Integrated Approach to Understanding Consumer Behavior at the Bottom of the Pyramid

Saroja Subrahmanyan, J. Tomas Gomez-Arias

Research output: Contribution to journalArticlepeer-review


Purpose – It is estimated that the poorest of the world, termed as being economically at the bottom of the pyramid (BoP), have a purchasing power of $5 trillion. This paper aims to study what and why they consume, and how firms can best address those needs, an area that is relatively new.

Design/methodology/approach – The authors categorize the products and services people at the bottom of the pyramid consume with specific examples of both products and companies in Asia, Africa, and Latin America, and look at the theoretical frameworks that could explain those consumption patterns.

Findings – The authors find that despite income and resource constraints, BoP consumers are sophisticated and creative. They are motivated not just by survival and physiological needs but seek to fulfill higher order needs either to build social capital, for cultural reasons or as a compensatory mechanism. They also find that when firms offer products that also fulfill these higher order needs, especially through linkages to education and job offerings, there is a greater chance of their success.

Research limitations/implications – The evidence is based on inference from examples in literature and related research on developmental economics. Empirical research to uncover motivations and their linkages to product success in different BoP markets would help to better understand sustainable approaches to BoP marketing.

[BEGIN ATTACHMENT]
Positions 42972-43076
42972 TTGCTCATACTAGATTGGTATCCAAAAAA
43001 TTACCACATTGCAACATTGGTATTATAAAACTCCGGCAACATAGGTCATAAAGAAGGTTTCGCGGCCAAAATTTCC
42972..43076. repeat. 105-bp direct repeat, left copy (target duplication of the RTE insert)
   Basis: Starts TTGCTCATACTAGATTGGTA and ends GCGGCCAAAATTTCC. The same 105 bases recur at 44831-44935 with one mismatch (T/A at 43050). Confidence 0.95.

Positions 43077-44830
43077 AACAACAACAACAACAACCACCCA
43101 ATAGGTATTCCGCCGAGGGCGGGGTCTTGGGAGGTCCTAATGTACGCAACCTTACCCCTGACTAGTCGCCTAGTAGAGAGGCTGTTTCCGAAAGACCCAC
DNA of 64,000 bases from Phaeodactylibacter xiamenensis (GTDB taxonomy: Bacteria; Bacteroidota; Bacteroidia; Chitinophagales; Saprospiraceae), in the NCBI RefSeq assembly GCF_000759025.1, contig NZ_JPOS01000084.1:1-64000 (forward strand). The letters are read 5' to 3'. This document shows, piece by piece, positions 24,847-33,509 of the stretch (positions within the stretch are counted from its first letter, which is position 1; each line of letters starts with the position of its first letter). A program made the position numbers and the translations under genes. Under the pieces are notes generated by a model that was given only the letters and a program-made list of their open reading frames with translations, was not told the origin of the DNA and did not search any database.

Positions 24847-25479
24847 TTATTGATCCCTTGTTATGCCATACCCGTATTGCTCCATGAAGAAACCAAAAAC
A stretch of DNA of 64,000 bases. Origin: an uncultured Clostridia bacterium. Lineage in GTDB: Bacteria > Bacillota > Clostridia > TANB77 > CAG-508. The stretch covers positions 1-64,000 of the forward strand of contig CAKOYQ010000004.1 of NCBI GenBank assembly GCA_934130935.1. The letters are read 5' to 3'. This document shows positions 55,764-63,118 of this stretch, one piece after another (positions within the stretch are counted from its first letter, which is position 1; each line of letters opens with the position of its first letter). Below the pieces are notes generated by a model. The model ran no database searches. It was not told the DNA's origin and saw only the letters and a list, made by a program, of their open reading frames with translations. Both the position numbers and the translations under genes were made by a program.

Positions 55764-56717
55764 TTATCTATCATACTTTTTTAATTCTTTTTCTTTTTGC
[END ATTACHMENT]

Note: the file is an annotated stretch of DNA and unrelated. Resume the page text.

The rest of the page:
Practical implications – BoP markets offer profitable opportunities. A lot can be learnt from both local and multinational companies successfully operating there. Firms should go beyond the mentality of merely removing features or services to make them cheaper. The lesson here is relevance, adaptability and tailoring products to suit specific BOP needs in an efficient manner. Also, enabling BoP education and providing marketplace services make for more sustainable approaches.

Originality/value – The study adds to BoP literature by examining consumption of this segment in an integrated manner: across various categories and linking it to motivation theories. This broad perspective would be useful not only for potential BoP marketers, but also for government and aid agencies.

Original languageAmerican English
JournalJournal of Consumer Marketing
StatePublished - Jan 1 2008


  • Consumers
  • Motivation (psychology)
  • Integrated marketing
  • Poverty
  • Disadvantaged groups


  • Business
  • Economics
  • Marketing

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